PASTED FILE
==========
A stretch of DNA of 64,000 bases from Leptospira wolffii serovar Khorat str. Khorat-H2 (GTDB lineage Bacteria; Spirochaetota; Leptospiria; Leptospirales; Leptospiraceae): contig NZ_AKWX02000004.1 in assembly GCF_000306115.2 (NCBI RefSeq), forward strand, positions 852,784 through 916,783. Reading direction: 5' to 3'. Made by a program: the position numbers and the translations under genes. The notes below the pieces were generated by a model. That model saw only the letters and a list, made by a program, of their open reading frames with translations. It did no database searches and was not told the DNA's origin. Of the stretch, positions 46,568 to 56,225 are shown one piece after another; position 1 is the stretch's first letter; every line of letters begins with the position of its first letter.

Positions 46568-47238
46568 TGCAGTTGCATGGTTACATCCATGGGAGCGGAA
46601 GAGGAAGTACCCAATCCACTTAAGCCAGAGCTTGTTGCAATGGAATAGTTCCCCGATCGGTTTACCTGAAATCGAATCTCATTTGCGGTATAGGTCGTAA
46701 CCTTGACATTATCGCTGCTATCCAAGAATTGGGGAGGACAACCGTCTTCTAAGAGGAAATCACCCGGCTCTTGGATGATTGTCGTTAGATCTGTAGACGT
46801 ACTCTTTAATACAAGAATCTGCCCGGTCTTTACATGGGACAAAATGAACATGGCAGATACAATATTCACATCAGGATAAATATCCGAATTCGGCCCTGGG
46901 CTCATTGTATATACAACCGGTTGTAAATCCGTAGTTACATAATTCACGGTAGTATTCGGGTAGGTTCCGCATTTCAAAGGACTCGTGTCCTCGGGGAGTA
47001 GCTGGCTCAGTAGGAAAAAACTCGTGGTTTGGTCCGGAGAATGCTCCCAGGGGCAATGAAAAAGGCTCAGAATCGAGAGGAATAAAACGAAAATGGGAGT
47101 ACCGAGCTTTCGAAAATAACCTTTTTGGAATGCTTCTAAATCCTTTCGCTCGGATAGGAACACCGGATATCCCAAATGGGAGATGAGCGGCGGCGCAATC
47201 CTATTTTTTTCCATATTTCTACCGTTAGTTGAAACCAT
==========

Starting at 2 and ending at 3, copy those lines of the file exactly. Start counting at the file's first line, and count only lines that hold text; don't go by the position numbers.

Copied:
Positions 46568-47238
46568 TGCAGTTGCATGGTTACATCCATGGGAGCGGAA